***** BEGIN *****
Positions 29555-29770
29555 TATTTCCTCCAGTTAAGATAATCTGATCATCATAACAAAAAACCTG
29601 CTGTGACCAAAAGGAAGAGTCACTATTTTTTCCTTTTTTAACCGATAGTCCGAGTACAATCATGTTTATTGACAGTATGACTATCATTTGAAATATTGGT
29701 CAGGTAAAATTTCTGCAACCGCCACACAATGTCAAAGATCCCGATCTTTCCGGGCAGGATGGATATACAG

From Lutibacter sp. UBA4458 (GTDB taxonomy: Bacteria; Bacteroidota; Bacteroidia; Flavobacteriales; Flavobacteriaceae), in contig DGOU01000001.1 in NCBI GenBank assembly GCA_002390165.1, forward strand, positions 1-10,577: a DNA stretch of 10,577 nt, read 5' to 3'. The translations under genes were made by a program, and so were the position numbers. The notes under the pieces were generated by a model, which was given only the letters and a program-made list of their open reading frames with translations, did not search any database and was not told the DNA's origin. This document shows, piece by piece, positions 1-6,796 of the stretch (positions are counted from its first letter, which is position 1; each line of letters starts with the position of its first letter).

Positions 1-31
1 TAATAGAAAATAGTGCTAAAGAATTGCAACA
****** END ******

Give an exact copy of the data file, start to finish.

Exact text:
Positions 29555-29770
29555 TATTTCCTCCAGTTAAGATAATCTGATCATCATAACAAAAAACCTG
29601 CTGTGACCAAAAGGAAGAGTCACTATTTTTTCCTTTTTTAACCGATAGTCCGAGTACAATCATGTTTATTGACAGTATGACTATCATTTGAAATATTGGT
29701 CAGGTAAAATTTCTGCAACCGCCACACAATGTCAAAGATCCCGATCTTTCCGGGCAGGATGGATATACAG

From Lutibacter sp. UBA4458 (GTDB taxonomy: Bacteria; Bacteroidota; Bacteroidia; Flavobacteriales; Flavobacteriaceae), in contig DGOU01000001.1 in NCBI GenBank assembly GCA_002390165.1, forward strand, positions 1-10,577: a DNA stretch of 10,577 nt, read 5' to 3'. The translations under genes were made by a program, and so were the position numbers. The notes under the pieces were generated by a model, which was given only the letters and a program-made list of their open reading frames with translations, did not search any database and was not told the DNA's origin. This document shows, piece by piece, positions 1-6,796 of the stretch (positions are counted from its first letter, which is position 1; each line of letters starts with the position of its first letter).

Positions 1-31
1 TAATAGAAAATAGTGCTAAAGAATTGCAACA